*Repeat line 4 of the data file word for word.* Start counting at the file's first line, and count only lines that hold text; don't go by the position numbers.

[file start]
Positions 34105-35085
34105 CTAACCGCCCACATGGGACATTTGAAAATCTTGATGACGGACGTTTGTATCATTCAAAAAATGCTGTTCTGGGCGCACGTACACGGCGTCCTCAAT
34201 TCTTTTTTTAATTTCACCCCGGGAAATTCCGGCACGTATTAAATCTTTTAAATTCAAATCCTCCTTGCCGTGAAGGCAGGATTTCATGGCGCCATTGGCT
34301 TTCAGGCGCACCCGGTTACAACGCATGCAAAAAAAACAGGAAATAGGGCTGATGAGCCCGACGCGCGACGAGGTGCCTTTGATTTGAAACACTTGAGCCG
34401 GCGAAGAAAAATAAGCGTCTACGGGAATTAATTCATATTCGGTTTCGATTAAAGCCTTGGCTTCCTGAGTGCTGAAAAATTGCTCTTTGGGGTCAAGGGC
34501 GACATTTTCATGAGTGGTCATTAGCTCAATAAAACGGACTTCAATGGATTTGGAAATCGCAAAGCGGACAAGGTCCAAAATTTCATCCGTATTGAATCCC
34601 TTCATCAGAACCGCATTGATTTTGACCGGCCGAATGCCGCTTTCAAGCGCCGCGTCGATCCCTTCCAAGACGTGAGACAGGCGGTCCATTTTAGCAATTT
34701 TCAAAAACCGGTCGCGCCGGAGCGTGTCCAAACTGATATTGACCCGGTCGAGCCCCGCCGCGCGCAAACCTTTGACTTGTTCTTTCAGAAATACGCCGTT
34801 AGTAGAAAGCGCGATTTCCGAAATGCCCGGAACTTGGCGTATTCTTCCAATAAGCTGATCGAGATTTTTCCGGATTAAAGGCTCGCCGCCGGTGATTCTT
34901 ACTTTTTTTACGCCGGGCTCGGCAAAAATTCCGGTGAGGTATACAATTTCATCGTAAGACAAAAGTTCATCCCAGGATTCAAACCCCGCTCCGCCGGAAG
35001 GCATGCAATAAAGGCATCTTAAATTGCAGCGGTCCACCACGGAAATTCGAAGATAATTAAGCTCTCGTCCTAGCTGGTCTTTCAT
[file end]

34301 TTCAGGCGCACCCGGTTACAACGCATGCAAAAAAAACAGGAAATAGGGCTGATGAGCCCGACGCGCGACGAGGTGCCTTTGATTTGAAACACTTGAGCCG